Wednesday, 04 July 2007 02:00

Bags of opportunity?

Women's empowerment group Wiphold and a Cape Town-based construction company, Coessa, say they will start to import cement from China at "competitive prices" in coming months.

Construction IndustryWiphold finance director Tryphosa Ramano says it is not possible to calculate a stable price for the cement because it is exposed to the rand-dollar exchange rate. It is currently possible to land cement in Durban for US$40/t. "But this doubles with handling and bringing the cement up to Gauteng," Ramano says.

Wiphold has formed a joint venture with Tangshan Jidong Cement (Jidong) to import a cement called Dunshi.

Coessa director Adam Essa says since news broke of his company's supply deal with Singapore-based Evermont International, he has taken at least a dozen orders totalling tens of thousands of tons.

He will not divulge the landed cost of the product but says he expects to sell it for about $93/t. At the present rate of R7,13, a 50 kg bag of this cement will sell for R33,50. Local building suppliers are charging R50-R60. A year ago the price was R36.

Evermont MD Lim Hong Siang has "conservatively calculated" SA's annual cement shortage to be over 5 Mt. "The four big companies in SA are currently producing 13 Mt-14 Mt annually. According to statistics, total usage is set to be around 20 Mt this year."

Independent industry analyst Mark Kingham disputes these numbers. "I don't know where they get them," he says. "The SA cement market is broadly in balance. The supply situation is tight, I agree, but we are nowhere near a 5 Mt shortage."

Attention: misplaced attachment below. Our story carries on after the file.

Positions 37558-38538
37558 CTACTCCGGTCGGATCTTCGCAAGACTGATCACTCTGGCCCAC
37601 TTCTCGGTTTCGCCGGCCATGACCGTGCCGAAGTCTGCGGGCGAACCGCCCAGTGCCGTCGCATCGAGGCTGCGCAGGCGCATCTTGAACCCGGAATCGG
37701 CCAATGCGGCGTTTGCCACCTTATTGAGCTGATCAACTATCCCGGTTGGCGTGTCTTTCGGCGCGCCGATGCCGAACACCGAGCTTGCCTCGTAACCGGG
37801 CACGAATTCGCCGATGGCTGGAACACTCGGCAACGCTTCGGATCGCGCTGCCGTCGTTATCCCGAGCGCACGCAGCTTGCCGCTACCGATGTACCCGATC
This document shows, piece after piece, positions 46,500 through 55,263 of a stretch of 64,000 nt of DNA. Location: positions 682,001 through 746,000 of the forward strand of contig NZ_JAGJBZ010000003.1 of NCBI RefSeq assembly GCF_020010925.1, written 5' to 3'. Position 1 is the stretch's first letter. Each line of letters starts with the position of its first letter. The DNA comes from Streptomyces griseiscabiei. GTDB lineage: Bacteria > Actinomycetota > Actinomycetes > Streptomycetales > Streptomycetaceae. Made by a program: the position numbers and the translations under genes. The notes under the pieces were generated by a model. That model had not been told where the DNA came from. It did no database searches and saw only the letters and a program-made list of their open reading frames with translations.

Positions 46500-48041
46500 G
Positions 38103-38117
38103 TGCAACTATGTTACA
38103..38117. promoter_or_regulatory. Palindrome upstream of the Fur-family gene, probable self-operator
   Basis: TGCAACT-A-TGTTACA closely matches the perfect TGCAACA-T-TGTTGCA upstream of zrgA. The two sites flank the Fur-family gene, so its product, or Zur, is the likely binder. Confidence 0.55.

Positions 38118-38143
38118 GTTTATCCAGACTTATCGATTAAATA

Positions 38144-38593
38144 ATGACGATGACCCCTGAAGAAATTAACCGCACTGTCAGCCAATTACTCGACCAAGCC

Kingham says new capacity which will start to come on stream in the next nine months will gradually reduce the need for imports. Already it appears that Pretoria Portland Cement (PPC) will need to import only half the cement it previously predicted. Kingham adds: "If you're importing cement, you're transporting a dead weight. These container ships also leak like colanders, so even if the bags don't break there is a good chance there is going to be spoilage."

Lafarge SA CEO Albert Corcos says a previous attempt by his company to import Chinese cement "translated into a loss". Lafarge's experience shows that if it had managed to get all its logistics right, even cement supplied to coastal regions would have been cost-neutral. "As soon as you start hauling it, you start losing money. Transport is not cost-effective."

JP Morgan analyst Marc ter Mors says it is possible to make money on Chinese cement imports but doubts it can be achieved consistently. A rise in shipping rates from China or a dip in the rand's strength would wipe out profits. "It's a low-margin business and it is likely that they will make margin only in the coastal areas," Ter Mors says.

He agrees with Corcos that once cement is moved to Gauteng, where demand is strongest, transport and handling costs are too high.

"It is possible that at a certain point in time you will be able to make money on the imports but it is questionable whether that can be done sustainably."

He adds that companies have gone bust in Namibia after underestimating the complexity and cost of importing cement. "I think it would be quite difficult to build a sustainable business out of this." However, he adds that if local companies continue to push up prices - some have risen by as much as 20% this year - importers will have a better chance of profit.

Wiphold appears to be aware of some of the challenges. "SA is not geared for the importing of cement," admits Ramano, but she says that because Wiphold has no overhead costs associated with importing the product, there is less pressure on margins.

She admits Wiphold has not yet found any customers. "You don't get commitments until you can guarantee continuity of supply," she says.

Wiphold expects to take delivery of a first shipment in October. It hopes customers will make their own collection and transport arrangements. If not, it hopes to get Grindrod or Spoornet to offer bulk services.